15# fresh side

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TNJAKE

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Not exactly the same. There is water extraction with dry curing, and in a bag that moisture ultimately gets reabsorbed, this kind of ex’s the whole point of dry curing. Dry curing originally was a partial drying process as well as salting, this made bacteria life difficult if not impossible, but this drying process also concentrated flavors of the meat and cure seasoning, giving a very distinct final flavor from the drying. Farther they then cold smoked, this is a process designed to further dry the meat ultimately making it shelf stable. The lowering of AW (available water) is the main player here, but all of this makes a very different product.
Today we dry cure in a vacuum bag or zip bag, this is contrary to the original methods and ways, and really produces a concentrated brine or wet cure.

I like to dry it out a bit in the cure process like the old ways. This makes a more original flavor profile, even though I really don’t need shelf stable, the flavor this way is old school, and I like it.
Gotcha I understand now. Similar to the ways of the salt box but with cure for safety. Salt box and a hang produced the dry cured bacon you are making. Might give that a go with the beef bacon or atleast half of it
 
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SmokinEdge

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The method you describe is exactly how they cure Pancetta in Italy. After salting, the bellies either go into a large bin and stacked 3-4 bellies high, or onto slanted HDPE boards with grooves cut into it. The bellies are massaged and rearranged every couple days.
Yes it is basically the same process. Difference being I am staying in refrigeration and using less salt percentage for less time, but the idea is the same.
 
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SmokinEdge

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Gotcha I understand now. Similar to the ways of the salt box but with cure for safety. Salt box and a hang produced the dry cured bacon you are making. Might give that a go with the beef bacon or atleast half of it
Very similar but using refrigeration and less salt. This will dry while curing for only 12-14 days then I warm smoke the finish.
 
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SmokinEdge

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SmokinEdge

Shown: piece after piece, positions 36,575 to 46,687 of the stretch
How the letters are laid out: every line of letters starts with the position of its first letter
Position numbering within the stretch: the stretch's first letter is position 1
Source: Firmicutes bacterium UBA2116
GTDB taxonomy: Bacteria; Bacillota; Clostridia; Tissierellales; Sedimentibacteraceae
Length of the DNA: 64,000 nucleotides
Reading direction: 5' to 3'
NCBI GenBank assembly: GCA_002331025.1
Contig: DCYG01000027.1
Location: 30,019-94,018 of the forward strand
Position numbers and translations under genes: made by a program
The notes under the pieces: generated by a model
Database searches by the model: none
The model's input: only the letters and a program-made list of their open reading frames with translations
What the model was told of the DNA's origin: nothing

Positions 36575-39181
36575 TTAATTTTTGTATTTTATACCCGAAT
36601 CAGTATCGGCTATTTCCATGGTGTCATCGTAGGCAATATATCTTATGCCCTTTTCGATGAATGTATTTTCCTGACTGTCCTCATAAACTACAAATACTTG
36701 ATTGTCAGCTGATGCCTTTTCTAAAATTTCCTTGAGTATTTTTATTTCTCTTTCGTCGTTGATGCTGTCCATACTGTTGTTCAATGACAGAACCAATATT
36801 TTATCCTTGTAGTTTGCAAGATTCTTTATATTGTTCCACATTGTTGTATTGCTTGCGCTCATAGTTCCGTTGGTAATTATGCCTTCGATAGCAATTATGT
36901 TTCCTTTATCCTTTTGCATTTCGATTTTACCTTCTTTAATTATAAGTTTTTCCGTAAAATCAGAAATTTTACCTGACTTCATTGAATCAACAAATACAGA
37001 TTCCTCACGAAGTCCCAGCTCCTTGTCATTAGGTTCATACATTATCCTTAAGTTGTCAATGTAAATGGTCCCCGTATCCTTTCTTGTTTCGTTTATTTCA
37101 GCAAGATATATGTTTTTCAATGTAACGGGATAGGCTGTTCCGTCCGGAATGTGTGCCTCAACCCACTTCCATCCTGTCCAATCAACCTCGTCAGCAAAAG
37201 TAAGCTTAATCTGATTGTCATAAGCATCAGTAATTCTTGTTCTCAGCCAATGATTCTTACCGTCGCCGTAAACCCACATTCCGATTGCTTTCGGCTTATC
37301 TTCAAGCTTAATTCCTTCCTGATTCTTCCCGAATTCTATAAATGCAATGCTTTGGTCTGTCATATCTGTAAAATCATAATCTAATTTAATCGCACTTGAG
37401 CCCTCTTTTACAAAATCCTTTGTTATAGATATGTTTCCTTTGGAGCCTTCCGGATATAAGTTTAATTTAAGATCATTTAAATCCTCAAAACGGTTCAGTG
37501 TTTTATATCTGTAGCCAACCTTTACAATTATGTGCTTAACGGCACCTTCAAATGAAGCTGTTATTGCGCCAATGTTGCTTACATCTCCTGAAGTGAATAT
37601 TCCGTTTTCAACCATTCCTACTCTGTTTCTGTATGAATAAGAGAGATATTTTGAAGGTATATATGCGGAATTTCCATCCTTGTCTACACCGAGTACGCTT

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Don't stay in there too long!!!
You'll freeze your butt off, and I'll have to eat your Bacon!!
Nice Looking Belly!!

Bear
Thank you Bear. The fridge feels pretty good after all the summer heat, but yes sir the bacon will be delicious.
 

SmokinEdge

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Cutting cure time short because of the constraints of time with work, I’m slammed and it’s stacking deeper every day it seems, the excavation business is good, at least for now.

9 days curing in the open air on a rack in the fridge. Will smoke both pieces in the morning in the smokehouse with pecan and cherry mix.
708D9554-71C5-453B-BDF4-41F16AC2167F.jpeg

After trimming the dry edges.
0B95392A-1DD7-423A-9D8C-4562939D58CA.jpeg

Will post smoke shots tomorrow.
 
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Brokenhandle

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Couldn't you just add wood chunks on top of engine on excavator...take your bacon to work and smoke it day? :emoji_blush:

Ryan
 
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SmokinEdge

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That's gonna be some good bacon.
Thank you Doug. Oh it’ll be good but not my best. I had to rush this batch.

Couldn't you just add wood chunks on top of engine on excavator...take your bacon to work and smoke it day? :emoji_blush:

Ryan
Haha! I’ve cooked many a lunch on the turbo but never smoked bacon that way.

I love old school bacon.
That is the color and texture I remember from the meat case.
Was this a straight dry brine or did you inject with enhancements?
This is straight forward dry rub. Half was put into a zip bag and the other half just laying on a wire rack.

This batch was:
1.5% sea salt
.25% cure #1
.5% white sugar.
granulated garlic and white pepper by eyeball.

I do not rinse after curing, only blot dry with paper towels then back into fridge over night for pellicule. The air dried/cured piece only gets a little trim then all in the smokehouse.